Tuesday, October 6, 2015

Still Here

Yes, Pinwheel Farm, the sheep, Sookie, the chickens, and the whole rest of the Community of Life are still here. Facebook has been a powerful distraction, as has simply survival. Send a friend request to "Natalya Pinwheel Lowther" and like "Pinwheel Farm" if you want to keep up to date with farm events and products available.

It was also actually still here at the farm this morning...and quiet...unusual these past few years. Not just a stillness of wind and an absence of people coming and going at the farm, but also a blessed absence of the "new normal" background noise of diesel engines idling, large trucks sounding their horns, and earth-moving equipment alarms constantly chiming as they roar around pulverizing soil and trees at the neighbor's place.

The past several years have been a frustrating ongoing effort to get the county to enforce applicable codes...doubly frustrating, because of my own long history of being subjected to non-existant codes and falsified complaints. The recently intensified flurry of earthmoving and construction next door seems to be, finally, some progress towards compliance with codes and away from the junkyard it had become. (Quadruply frustrating, because I'm poised to begin working with the FOURTH Zoning and Codes administrator since the situation next door began to escalate, and since this is an interim Administrator, there is a fifth in my not-so-distant future.)


I took advantage of the perfect day--peaceful, still, quiet, overcast, pleasant fall temperature--to sort out sheep for breeding groups. This will give us lambs just before and during sheep shearing* in the spring...a bit earlier than usual, hoping to clear the calendar later in March and April for more timely intensive spring planting. (*Third Saturday in March every year...Open Farm Day...Like Pinwheel Farm on FB for information as the date nears.)

It was great having a constant stream of WWOOFers here from June until a couple weeks ago. We were able to "work sheep" (run them through the handling system** and record weights) every week or two, something that hasn't happened in a couple years due to lack of volunteers. One of the lasting benefits now that everyone is gone is that the sheep are well trained to the chute, so I can easily work them solo. Which I did this morning...more than once. (**You can click over to Pinwheel Farm's album on Facebook to see photos and notes on the handling system.)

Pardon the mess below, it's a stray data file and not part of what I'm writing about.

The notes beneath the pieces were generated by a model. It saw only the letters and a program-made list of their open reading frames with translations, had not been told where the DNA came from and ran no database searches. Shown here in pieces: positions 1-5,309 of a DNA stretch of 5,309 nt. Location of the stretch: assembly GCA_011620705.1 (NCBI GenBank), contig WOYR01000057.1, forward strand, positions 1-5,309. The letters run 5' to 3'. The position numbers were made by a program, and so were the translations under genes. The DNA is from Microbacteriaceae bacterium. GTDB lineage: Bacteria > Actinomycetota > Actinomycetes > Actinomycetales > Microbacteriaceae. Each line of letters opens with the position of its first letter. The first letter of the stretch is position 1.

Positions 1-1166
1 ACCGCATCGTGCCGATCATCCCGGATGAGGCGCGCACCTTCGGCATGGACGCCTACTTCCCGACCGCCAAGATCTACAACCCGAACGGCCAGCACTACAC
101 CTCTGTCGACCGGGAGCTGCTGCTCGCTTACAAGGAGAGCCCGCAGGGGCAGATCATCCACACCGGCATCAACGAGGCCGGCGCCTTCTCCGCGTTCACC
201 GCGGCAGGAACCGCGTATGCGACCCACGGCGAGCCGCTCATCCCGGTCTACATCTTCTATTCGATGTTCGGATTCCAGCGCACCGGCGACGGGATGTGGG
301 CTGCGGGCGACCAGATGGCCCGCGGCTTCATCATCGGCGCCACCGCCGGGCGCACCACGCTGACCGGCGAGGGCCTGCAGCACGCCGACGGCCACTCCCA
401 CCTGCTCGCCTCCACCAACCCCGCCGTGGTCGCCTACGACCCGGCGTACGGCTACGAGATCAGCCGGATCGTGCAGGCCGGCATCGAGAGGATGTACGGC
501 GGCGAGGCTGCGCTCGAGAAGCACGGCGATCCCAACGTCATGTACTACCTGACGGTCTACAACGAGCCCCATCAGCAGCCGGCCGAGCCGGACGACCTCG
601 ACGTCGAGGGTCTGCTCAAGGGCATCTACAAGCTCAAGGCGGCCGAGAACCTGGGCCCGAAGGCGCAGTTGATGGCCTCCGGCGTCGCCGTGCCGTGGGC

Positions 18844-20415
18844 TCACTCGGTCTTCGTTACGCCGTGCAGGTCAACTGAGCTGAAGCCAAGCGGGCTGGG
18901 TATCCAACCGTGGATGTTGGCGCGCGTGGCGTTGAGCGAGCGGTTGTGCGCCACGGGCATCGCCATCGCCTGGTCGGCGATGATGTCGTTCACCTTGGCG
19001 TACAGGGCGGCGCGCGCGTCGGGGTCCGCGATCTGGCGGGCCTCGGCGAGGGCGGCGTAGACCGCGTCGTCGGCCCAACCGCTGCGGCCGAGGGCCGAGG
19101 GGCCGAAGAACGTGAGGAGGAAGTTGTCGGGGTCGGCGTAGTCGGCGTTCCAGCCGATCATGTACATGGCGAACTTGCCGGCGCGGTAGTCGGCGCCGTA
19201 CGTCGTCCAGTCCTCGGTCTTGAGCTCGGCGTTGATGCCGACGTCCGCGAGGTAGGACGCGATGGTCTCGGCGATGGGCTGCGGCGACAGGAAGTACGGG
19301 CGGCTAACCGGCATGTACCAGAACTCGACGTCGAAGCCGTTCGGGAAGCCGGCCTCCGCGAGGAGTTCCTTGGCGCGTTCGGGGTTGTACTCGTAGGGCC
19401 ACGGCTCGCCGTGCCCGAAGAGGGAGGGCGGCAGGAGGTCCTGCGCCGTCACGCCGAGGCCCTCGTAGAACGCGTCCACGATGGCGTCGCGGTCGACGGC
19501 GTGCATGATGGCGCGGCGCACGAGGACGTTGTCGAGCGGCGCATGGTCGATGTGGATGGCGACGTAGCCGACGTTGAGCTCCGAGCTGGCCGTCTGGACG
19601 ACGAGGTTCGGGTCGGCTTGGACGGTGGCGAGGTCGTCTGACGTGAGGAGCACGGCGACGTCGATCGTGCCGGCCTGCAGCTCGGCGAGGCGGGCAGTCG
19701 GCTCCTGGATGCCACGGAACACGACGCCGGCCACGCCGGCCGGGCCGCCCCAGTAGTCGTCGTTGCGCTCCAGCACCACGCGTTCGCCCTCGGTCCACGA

Just so all you non-livestock-farmers can appreciate what goes into your lamb chops and mittens, and so you wanna-be-livestock-farmers can have a glimpse of what you're getting yourselves into, here's the morning's drill:

1. Realize that the older ram, Wesley, has jumped the electric fence out on pasture to get closer to the ewes.

2. Ewes loafing in the barnyard decide to explore the loading ramp, and push open the gate at the top (gate at the bottom was left unlatched and open, and top gate left closed but unlatched, when I loaded market lambs last Wed. Note to self...don't do that!) while I'm doing chicken chores. Suddenly they are all in the garden. (Must have been a lovely waterfall of fat wooly sheep cascading off the upper end of the ramp...I'll have to stage that sometime and take a video.)

3. Round up ewes with novice working dog (sometimes helpful, sometimes unhelpful, always eager) and get them into an unused paddock near the garden.

4. Let them graze there long enough that their tummies are full and they are willing to leave.

5. Run them up to the barn and into the crowding pen for the chute.

6. Start weighing sheep in the chute.

7. Realize that the list of which ewe goes with which ram is still in the house. Hope sheep stay in chute while running to house for list. (They do.)

8. Mentally run through the whole Rubick's Cube puzzle of how to organize the sorting and moving so that the groups can be joined as needed and moved to the right places on the farm without mixing. (Another sort pen would be really handy, sometimes.)

9. Sort out Wesley's ewes into the side holding pen while weighing all ewes and trying to evaluate which white ewe lamb to keep (the black one's a no-brainer--she's close to my end breeding goal for perfect fleece). Oops, two of Wesley's ewes end up with Quincy's ewes and the market lambs because I'm distracted by doing too many things at once.

10. Run Quincy's ewes and the market lambs back into the crowding pen and through the chute again to sort out the other two Wesley ewes.

11. Run Quincy's ewes and the market lambs back into the crowding pen. Open gate between main holding pen and "buffer zone" between the holding pen and the crowding pen. (Don't usually use this buffer zone for holding animals, but without another sort pen it's the only solution for this puzzle.)

12. Run Quincy and the ram lambs over from the other side of the farm and shut them in the buffer zone. (Handy that Wesley has trapped himself in the pasture and can't join them...saves a couple steps in the whole process.)

13. Run Wesley's ewes to the other side of the farm where Quincy and the ram lambs were. (The grass is greener over there, so no problem.)

14. Walk out to the pasture and take down the fence that Wesley jumped. Follow Wesley as he walks up to join the ewes, and observe who's going to lamb in exactly 5 months (April will lamb in March).